Saturday, 19 July 2008

Some places still available for distance learning MA courses in Communications

I am told by my colleagues at Sheffield Hallam University that there are a few places still available for the distance learning MA programme in Professional Communications for the autumn session which begins in September.
The programme offers four courses of study, each with a slightly different emphasis, and all with some shared modules:
Corporate Communication, focusing on communication within organisations, including corporate image, ethics and public relations, looking at both theoretical and practical aspects of the communications process;
E-Communication designed to give you a thorough understanding of human and digital communication, and the growing importance of the web and other contemporary technologies as tools of corporate communication;
Professional Communication a flexible award in terms of the option modules combining theory and practice, and including document design, persuasive communication and communication strategy;
Technical Communication focusing on the means and methods of disseminating technical information and instruction to varied audiences, looking at the role of the technical communicator in a wide variety of industrial and corporate contexts.

I am an Associate Lecturer for the Technical Communications MA course, as well as a graduate of the course myself. I'd be very happy to answer any questions about the course.

Tuesday, 15 July 2008

This blog has moved

Correction 19th July 2008
I have moved back now, but with my own domain name. You can now find this blog at

I hope you like the new colours. :-)

Original message 15th July 2008

If you followed a link to you will have found a redirection notice to send you here. I've moved my blog to a new home on my own ISP's server, rather than on Blogspot. This is an experiment, and I'll decide in a few weeks whether I am going to keep it this way. I am still using Blogger software to write new posts, for the time being at least.
I've lost a couple of features, such as the blogroll and the Technorati links, and if you have any ideas on how I can get those features back, or any suggestions on alternative blogging software I could use, please let me know.

Monday, 14 July 2008

The Lure of Modular Writing

Since I started being more involved with a specific DITA product, I am seeing opportunities for modular writing everywhere. This may be a case of "when the only tool you have is a hammer, then every problem looks like a nail", but every new prospective technical writing assignment looks to me like an opportunity for a modular approach.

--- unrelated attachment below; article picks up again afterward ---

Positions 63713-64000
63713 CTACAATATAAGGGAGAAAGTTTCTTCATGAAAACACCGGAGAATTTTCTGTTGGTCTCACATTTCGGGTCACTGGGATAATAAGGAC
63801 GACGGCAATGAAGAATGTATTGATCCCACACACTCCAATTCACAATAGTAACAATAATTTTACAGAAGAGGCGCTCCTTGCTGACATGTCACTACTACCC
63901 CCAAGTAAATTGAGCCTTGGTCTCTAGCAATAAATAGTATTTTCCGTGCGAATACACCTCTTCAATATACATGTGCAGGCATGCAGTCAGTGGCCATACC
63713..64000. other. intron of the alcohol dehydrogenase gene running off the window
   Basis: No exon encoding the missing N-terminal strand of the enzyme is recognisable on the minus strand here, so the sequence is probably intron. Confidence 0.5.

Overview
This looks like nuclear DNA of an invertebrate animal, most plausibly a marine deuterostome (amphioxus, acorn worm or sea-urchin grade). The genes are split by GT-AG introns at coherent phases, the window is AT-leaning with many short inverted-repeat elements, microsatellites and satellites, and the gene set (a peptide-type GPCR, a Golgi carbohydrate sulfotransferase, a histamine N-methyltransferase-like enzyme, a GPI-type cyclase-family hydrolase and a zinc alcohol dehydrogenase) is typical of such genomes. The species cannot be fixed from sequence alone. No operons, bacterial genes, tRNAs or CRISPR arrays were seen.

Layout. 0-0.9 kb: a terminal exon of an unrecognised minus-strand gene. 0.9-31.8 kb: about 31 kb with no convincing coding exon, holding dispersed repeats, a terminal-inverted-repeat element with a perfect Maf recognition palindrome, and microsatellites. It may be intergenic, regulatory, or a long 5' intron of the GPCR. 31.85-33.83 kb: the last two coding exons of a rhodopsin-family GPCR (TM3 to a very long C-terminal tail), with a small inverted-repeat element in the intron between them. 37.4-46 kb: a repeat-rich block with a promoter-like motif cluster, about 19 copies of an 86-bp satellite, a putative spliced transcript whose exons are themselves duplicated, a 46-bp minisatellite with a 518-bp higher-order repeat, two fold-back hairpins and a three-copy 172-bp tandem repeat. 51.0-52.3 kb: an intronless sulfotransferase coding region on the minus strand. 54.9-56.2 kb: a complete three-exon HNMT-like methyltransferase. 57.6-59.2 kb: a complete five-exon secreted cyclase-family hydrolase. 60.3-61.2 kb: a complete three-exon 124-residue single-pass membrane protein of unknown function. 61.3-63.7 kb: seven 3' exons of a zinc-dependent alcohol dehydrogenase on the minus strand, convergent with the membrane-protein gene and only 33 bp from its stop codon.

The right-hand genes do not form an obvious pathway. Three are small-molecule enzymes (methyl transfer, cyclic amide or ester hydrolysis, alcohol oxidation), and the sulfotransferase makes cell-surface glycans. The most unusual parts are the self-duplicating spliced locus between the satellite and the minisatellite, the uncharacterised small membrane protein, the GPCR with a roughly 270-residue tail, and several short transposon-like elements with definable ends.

A modular approach to technical writing doesn't mean adopting a particular technology or tool, it means adopting a different way of thinking about what you write. In an August 2001 article in Technical Communication, Michael Priestley of IBM urged writers to "ditch the book as the basic structure" in order to maximise the potential benefits of content reuse using DITA.

But even without adopting DITA, thinking of content in a more granular way can have benefits. Don't think I'm writing "three books for this client's product", rather think "I'm writing seventy-five topics". Ask yourself how this material can be split up into smaller stand-alone portions ("chunks")? Where are the concepts, and where are the procedures? What user steps are needed in more than one situation? What material needs to be repeated in every publication?

You can then decide separately how to assemble those topics into whatever publications and formats are most suitable. There are dozens of different tools to help make that job easier, and each tool has its own pros and cons.

I know that many technical writers think that a modular approach can be artificial and limiting, but I take the opposite view. It liberates technical writers from worrying about the presentation of technical information, so that they can concentrate on getting the content right - timely, accurate, concise, and relevant, and del=ivered as close as possible to the point of need.

Sunday, 13 July 2008

Distance Learning at SHU mentioned in "The Independent"

Last Thursday's (10th July 2008) "Independent" newspaper carried an article about the impact of distance-learning postgraduate courses, Distance learning is helping workers' careers – and their pockets, too. The article spotlights the growing popularity of distance-learning MA courses for people trying to get ahead in the workplace, where an undergraduate degree is often no longer enough.

One of the students interviewed in the article is a graduate of the Corporate Communications MA course at Sheffield Hallam University (SHU). The student said she was "more confident knowing the theory that underpins what I'm doing every day", which is a key reason for undertaking academic study related to one's professional life. Corporate Communications is one of the four streams in the MA Programme in Professional Communication at SHU. The others are e-Communication, Professional Communication, and Technical Communication. I am of course, an interested party - as I may have mentioned before in this blog, I am an Associate Lecturer for the Technical Communications course.